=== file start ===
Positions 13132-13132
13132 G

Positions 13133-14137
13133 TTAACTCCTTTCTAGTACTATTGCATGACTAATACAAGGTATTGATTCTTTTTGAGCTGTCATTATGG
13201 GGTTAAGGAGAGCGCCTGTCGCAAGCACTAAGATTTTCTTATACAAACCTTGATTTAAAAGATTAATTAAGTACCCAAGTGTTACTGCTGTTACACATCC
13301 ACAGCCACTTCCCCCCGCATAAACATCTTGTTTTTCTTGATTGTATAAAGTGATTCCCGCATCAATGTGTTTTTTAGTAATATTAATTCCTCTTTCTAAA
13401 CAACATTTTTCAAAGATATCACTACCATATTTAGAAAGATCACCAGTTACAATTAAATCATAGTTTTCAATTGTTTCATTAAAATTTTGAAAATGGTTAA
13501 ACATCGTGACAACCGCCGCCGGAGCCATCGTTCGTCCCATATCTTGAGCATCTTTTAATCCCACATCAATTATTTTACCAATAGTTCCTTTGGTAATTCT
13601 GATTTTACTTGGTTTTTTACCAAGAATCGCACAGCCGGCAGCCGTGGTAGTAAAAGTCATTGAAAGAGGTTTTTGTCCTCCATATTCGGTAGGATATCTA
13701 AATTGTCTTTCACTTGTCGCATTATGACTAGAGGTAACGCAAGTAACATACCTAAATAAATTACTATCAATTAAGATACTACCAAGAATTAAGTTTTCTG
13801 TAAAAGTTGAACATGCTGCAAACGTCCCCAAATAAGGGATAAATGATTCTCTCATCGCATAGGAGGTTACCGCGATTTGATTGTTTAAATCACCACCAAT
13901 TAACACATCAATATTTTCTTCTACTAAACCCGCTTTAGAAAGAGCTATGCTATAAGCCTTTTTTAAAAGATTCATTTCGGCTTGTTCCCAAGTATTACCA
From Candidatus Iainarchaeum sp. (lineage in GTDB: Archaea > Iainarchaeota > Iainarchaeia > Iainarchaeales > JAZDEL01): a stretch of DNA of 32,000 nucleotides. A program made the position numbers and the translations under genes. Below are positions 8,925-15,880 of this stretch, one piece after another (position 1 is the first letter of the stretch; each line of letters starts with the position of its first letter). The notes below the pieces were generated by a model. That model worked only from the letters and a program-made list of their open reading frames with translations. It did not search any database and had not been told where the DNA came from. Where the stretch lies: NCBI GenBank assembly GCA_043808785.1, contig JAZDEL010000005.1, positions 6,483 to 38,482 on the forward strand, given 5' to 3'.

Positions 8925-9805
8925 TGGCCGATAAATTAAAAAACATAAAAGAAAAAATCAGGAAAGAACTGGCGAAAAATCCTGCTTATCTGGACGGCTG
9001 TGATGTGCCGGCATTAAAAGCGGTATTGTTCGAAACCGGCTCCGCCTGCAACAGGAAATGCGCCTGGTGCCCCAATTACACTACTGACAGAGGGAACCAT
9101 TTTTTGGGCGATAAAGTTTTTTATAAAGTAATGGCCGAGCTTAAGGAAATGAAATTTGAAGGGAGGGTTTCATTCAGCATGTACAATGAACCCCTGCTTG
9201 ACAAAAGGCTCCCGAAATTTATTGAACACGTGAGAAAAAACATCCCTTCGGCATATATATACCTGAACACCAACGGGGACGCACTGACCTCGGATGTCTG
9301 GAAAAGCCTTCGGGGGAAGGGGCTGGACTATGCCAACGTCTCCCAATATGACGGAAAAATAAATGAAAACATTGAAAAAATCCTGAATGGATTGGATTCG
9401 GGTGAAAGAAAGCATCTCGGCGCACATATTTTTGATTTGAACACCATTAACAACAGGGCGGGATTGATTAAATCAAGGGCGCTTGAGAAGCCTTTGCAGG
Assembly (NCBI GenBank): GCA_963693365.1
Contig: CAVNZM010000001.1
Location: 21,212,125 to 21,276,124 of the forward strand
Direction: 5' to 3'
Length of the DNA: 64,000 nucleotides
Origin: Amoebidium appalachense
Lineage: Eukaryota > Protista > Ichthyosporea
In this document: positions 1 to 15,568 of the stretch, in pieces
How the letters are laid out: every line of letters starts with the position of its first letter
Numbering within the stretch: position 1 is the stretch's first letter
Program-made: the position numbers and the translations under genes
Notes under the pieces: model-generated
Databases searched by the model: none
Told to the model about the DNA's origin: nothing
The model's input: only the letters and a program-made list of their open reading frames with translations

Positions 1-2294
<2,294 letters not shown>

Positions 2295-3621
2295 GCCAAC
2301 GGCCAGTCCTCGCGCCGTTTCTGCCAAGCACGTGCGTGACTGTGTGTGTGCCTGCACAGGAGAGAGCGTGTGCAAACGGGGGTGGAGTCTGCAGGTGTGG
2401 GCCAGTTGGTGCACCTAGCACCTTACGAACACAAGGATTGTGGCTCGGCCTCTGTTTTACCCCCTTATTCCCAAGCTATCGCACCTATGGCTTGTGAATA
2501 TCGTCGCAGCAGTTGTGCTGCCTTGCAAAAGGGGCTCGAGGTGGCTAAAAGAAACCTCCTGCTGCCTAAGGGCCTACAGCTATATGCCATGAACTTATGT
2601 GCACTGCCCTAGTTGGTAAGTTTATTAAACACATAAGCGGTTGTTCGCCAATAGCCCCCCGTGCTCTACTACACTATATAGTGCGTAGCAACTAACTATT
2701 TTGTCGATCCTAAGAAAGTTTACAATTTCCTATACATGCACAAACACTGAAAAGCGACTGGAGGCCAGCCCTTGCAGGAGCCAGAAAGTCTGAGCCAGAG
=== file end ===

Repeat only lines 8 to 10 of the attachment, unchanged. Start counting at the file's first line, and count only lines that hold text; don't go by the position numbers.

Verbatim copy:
13501 ACATCGTGACAACCGCCGCCGGAGCCATCGTTCGTCCCATATCTTGAGCATCTTTTAATCCCACATCAATTATTTTACCAATAGTTCCTTTGGTAATTCT
13601 GATTTTACTTGGTTTTTTACCAAGAATCGCACAGCCGGCAGCCGTGGTAGTAAAAGTCATTGAAAGAGGTTTTTGTCCTCCATATTCGGTAGGATATCTA
13701 AATTGTCTTTCACTTGTCGCATTATGACTAGAGGTAACGCAAGTAACATACCTAAATAAATTACTATCAATTAAGATACTACCAAGAATTAAGTTTTCTG